Seattle Weekly archive: Donovan’s grief

Mark Worth [Mon., Oct 9 2006] — G. Michael Donovan, the sharp-tongued president of Philadelphia-based Entercom’s Seattle operation, has been toppled from his throne atop Seattle’s largest radio empire. According to Media Inc., Entercom—which owns eight Puget Soundarea stations including KBSG, KIRO, KISW, KMTT, and KNDD—told Donovan that his job was too big for one person to manage. Indeed, top-rated KIRO-AM saw its Arbitron numbers fall 25 percent in the past year; third-rated KBSG’s numbers dropped nearly 10 percent. When told he’d have to share duties with another Entercom executive, Donovan walked. He says he’s still “part of” Entercom but wouldn’t comment further.

Donovan was freer with his words in January, when, in a letter to this paper’s editor, he defended his industry’s use of “Virtual Radio Programming”—a prefab, satellite-based system pioneered by Seattle’s Research Group that allows music and DJ banter to be recorded in one city and replayed in another. A canned show by KBSG’s Fastlane Phillips, for instance, airs on a station in Huntsville, Alabama, owned by Austin, Texasbased Capstar, the nation’s largest radio conglomerate. “Fastlane Phillips,” Donovan wrote in his January letter, “is infinitely more talented than whoever might be available in Huntsville, Alabama.” Folks living in that city of 160,000 near the Tennessee border aren’t so quick to agree; the Huntsville Times may hold a contest to find a local replacement. “It’s slick-sounding, very professional, but it’s not local radio,” a program director from a competing Huntsville station told the Times. “We’re proud to be a part of this community. There’s a face and a human being behind it.”


October 1972 – KVI, which has been programming syndicated oldtime radio programs, now is presenting on weekly basis original half-hour drama series. Entitled Dameron, program concerns adventures of Sam Spade-like character (but not private eye) who solves problems. It is broadcast 10-10:30 p.m. on Tuesdays. Jim French, station’s afternoon personality, writes and directs program, with Hardwick, morning personality, playing title role and Lou Gillette, KVI public affairs director, doing announcing. Others in cast are professional actors.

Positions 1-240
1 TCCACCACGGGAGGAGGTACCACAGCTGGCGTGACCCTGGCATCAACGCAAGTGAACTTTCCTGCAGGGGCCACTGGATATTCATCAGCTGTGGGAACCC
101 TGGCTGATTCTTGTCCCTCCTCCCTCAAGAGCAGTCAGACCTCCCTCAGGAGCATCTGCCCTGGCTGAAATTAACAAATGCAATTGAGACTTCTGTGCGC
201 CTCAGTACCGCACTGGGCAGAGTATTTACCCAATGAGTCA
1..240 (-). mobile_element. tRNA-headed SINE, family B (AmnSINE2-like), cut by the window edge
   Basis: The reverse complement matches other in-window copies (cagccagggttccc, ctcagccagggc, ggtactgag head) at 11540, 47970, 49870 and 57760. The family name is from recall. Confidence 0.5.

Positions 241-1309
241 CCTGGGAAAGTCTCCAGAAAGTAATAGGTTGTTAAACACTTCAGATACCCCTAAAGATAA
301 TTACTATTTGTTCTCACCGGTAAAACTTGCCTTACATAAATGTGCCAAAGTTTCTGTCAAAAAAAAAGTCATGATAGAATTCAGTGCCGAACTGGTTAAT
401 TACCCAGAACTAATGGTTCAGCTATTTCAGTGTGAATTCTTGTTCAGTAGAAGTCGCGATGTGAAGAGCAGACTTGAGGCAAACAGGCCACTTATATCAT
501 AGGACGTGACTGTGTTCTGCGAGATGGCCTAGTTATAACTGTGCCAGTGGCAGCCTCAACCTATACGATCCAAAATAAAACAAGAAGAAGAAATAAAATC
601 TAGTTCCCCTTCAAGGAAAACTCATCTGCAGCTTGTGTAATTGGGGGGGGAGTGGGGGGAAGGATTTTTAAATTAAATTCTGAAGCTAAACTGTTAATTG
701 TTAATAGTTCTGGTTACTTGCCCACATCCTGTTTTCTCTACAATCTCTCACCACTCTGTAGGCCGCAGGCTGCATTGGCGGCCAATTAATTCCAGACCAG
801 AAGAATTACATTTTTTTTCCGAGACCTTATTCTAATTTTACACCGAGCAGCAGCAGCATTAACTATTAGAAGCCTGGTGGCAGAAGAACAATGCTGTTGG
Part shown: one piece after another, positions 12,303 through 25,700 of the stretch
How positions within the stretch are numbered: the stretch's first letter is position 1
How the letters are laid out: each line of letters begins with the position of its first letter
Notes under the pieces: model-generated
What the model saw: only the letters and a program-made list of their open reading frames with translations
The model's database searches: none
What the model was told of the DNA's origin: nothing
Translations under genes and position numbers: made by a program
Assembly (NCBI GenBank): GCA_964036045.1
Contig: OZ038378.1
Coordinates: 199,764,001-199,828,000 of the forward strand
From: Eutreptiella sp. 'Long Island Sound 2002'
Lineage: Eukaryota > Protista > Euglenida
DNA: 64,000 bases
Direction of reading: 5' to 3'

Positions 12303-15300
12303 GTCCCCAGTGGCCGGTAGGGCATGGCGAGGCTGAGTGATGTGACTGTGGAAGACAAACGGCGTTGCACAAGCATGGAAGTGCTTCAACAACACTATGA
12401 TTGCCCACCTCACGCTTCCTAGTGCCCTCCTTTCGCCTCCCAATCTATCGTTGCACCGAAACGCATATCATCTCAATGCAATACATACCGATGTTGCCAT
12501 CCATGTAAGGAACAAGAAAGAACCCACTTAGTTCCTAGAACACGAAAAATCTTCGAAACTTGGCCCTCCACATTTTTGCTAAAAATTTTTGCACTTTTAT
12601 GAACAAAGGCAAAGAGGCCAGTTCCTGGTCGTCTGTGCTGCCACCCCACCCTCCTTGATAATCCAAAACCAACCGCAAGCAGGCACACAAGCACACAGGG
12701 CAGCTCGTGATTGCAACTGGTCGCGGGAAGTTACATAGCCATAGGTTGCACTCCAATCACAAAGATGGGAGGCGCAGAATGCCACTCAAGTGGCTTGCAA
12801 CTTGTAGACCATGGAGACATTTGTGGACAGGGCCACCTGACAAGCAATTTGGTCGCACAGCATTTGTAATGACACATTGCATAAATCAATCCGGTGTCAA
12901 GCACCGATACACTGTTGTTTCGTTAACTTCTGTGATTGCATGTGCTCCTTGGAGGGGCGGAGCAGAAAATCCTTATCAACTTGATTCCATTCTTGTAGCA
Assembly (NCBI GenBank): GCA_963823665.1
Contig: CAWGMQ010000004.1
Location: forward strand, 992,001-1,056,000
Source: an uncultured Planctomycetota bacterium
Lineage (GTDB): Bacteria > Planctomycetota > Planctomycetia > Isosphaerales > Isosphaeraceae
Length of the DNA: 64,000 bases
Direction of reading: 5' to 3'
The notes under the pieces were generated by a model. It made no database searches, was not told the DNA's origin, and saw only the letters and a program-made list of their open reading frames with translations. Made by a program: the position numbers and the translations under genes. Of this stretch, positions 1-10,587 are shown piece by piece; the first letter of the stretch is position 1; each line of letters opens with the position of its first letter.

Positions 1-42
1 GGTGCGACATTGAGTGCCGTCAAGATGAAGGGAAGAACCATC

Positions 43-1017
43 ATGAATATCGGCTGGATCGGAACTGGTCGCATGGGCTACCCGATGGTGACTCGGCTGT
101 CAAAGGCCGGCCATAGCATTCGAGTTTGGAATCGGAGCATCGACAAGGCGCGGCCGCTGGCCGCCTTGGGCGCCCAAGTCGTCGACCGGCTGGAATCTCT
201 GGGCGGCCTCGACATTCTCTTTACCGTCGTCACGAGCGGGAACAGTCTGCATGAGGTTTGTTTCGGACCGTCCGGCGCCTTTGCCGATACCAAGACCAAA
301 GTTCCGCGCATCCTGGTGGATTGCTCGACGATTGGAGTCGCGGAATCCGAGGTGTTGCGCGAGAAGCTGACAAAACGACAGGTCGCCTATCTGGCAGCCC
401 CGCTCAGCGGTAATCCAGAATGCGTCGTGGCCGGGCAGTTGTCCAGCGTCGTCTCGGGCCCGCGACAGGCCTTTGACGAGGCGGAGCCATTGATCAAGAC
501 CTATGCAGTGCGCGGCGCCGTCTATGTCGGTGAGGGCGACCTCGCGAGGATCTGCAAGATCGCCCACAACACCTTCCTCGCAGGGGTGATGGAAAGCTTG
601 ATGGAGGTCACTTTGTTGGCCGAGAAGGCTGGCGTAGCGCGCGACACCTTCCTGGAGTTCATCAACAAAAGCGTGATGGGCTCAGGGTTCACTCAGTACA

January 1966 – KTAC AM & FM sold by Jerry Geehan, Richard R. Hodge and other stockholders to M. Lamont Bean, Dan L. Starr, and Ronald A. Murphy for $191,381. Mr. Bean is a partner in a Seattle investment firm. Mr. Starr has printing interests there. Mr. Murphy, a Seattle lawyer, has broadcasting holdings including KELA Centralia and KUEN Wenatchee, and KFQD Anchorage. KTAC went on the air in 1942 and operates fulltime on 850 kc with 1 kw. KTAC -FM was added in 1948 and operates on 103.9 me with 830 w.

April 1980 – Robert E. Lee Hardwick, former air personality on KVI joins KAYO as morning talk show host…J. Michael Kenyon, baseball writer for Seattle Post-Intelligencer, assumed additional duties as member of sports team of KVI…Alan Ray, anchor, KIRO 710 joins KVI as anchor and reporter…Arnold Nelson, audio systems designer, Sunrise Systems Worldwide, joins production staff of KSTW TV 11.

April 1971 – If you have a first class ticket, a mature voice, are good at production, and have a few years in the biz, then reed on. KTAC, Tacoma is looking for a man like you. We do prefer Northwest or West Coast men. KTAC is a 10,000 watt rocker at 85; and we’re number one. Rush resume, tape, and pic to: Derek Shannon, KTAC, Box 11335, Tacoma, Wash. 98411.

May 1973 – KTAC Tacoma- Sold by Radio 850 Corp. to Entertainment Communications Inc. for $1.5 million. Buyer owns KLEF(AM) Houston, WAYL(AM) Minneapolis, KBRG (AM) San Francisco and has purchased interest in KBSA(TV) Guasti, Calif., subject to FCC approval. Principals of ECI are Joseph M. Field, Philadelphia attorney, and Herbert Kean and Joseph F. Uricchio, both physicians in that city. KTAC is full time on 850 khz with 10 kw, directional at night. KTAC -FM operates on 103.9 mhz with 950 w and antenna 490 feet above average terrain.

December 1979 – Thom Sheridan, from KTAC joins KNBQ FM as account executive.

G Michael Donovan takes the helm at KTAC

[R&R Magazine – June 1990]

July 1986 – KMFY & WAYL Minneapolis VP-GM Peg Dempsey has accepted the VP-GM chair at Entercom’s co-owned AC/Easy Listening combo KTAC & KBRD Tacoma. Dempsey had worked at the Seattle stations before as Promotion Director, Account Executive, and GSM prior to moving to Minneapolis in 1984. She succeeds 12-year VP-GM Harold Greenberg, who has left the stations.
January 1981 – KTAC longtime PD Rick Hansen resigns and is replaced by Tom Jeffries.
April 1981 – KTAC PD Tom Jeffries and air staffer Kirk Russell walk Washington state coastline for March of Dimes…Former
KJR morning man Charlie Brown to program First Media’s KBLE-FM…
December 1981 – Tom Jeffries resigns as Program Director of KTAC and 11-year station veteran Bruce Cannon moves in from sales to take the PD reins.

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